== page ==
As someone who has told you to blog at least once a week and to stick to your schedule no matter what, well, I felt a bit like a hypocrite. I felt ashamed.
My Decision to Be Honest with You
But I’m lifting the veil of shame now.
It’s excruciating to admit when you feel less than capable.
Frustration can enter your life when you are first learning about social media and self-publishing while trying to pursue your writing career. I’ve traversed those feelings just like you have so I understand.
And along the way, you can feel shame because you feel you may not write often enough, blog often enough, or know enough about publishing or social media marketing.
It can be too much at times.
Especially as an author entrepreneur, you have to know everything. You have to know how to write well, find the best designers, look for the best editors and get reviews from the most prestigious writers you can.
Then you have to enter the world of marketing. You think about publicists, you make your first attempts in social media, you read blogs and take online webinars to refine your skills.
It’s a heck of a lot of work.
And in this milieu of writing, publishing, and marketing, you think you have to push ahead, take more workshops, and read more blog posts all while trying to improve your craft.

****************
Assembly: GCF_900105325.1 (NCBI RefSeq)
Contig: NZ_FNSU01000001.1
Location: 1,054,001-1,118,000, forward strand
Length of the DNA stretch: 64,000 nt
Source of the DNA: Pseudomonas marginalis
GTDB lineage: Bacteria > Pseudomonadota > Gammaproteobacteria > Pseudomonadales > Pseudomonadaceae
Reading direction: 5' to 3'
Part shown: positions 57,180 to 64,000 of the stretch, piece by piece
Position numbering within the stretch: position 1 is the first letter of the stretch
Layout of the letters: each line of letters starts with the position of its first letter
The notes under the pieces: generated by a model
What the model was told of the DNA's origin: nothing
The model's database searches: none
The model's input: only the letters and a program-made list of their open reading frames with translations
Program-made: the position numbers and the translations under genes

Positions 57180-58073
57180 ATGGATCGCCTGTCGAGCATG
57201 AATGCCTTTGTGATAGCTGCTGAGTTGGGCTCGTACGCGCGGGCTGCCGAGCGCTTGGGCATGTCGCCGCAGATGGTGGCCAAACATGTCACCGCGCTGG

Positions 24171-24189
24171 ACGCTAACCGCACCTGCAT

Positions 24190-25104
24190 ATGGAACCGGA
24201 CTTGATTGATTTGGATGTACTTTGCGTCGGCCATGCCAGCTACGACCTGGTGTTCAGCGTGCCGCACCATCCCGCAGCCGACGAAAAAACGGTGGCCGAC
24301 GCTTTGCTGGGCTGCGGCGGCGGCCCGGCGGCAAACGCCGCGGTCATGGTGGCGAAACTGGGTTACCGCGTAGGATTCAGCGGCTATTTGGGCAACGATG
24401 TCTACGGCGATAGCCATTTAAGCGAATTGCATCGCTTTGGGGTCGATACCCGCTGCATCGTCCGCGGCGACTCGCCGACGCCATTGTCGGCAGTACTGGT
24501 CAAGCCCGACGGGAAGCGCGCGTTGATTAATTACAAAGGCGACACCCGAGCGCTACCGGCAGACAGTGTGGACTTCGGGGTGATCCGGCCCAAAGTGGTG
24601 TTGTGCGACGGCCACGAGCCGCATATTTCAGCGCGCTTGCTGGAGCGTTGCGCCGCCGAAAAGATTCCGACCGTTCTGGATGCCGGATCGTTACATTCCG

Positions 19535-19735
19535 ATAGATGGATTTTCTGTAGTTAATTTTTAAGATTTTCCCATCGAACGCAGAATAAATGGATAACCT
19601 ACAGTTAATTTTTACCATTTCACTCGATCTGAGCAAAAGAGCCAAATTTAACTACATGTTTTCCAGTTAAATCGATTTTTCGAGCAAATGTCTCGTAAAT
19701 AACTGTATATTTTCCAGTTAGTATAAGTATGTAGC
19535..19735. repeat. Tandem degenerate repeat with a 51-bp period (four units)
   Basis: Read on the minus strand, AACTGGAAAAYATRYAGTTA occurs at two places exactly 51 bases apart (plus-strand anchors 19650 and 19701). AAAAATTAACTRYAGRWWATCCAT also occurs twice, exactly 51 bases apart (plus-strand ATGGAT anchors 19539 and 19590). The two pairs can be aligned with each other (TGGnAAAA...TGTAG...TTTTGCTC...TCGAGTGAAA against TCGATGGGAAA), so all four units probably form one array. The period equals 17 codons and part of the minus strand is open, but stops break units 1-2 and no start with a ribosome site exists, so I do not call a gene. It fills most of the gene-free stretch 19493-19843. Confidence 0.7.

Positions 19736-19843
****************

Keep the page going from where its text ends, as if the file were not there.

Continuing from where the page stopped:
It’s Okay to Take a Break
Today, I am here to send a different message.
It is okay to take breaks. It is okay to interrupt a publishing schedule.
It is okay to take a a month or two or three to reduce your stress, release some of your work to consultants if you can afford to do that, and reassess.
In short, it’s okay to stop, breathe and give your body and soul a chance to recover from any unnecessary stress you may be feeling.
You have to remember that some of these experts are working with a team. They have people to help them keep to a blogging schedule, assist them when their social media, work out the sound challenges in their podcasts, and create new graphics.
But you and I are different.
We’re author entrepreneurs, trying to do it all by ourselves.
So if there are days when you just can’t find the time to write, take another online webinar, or read one more post, don’t.
It’s a radical idea in today’s world for author entrepreneurs.
Reduce the number of social media posts for a month or longer. Tell your blog readers you need a temporary break.
Just never lose your connection to your soul, your sense of wellbeing, and your creative source.
[clickToTweet tweet=”Never lose your connection to your soul, your wellbeing, your creative source @CaballoFrances” quote=”Never lose your connection to your soul, your wellbeing, your creative source @CaballoFrances”]
Do you agree?
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About the Author: Frances Caballo is an author and social media strategist and manager for writers. You can receive a free copy of her book Twitter Just for Writers by signing up for her newsletter. Connect with Frances on Facebook, Twitter, LinkedIn, Pinterest, and Google+.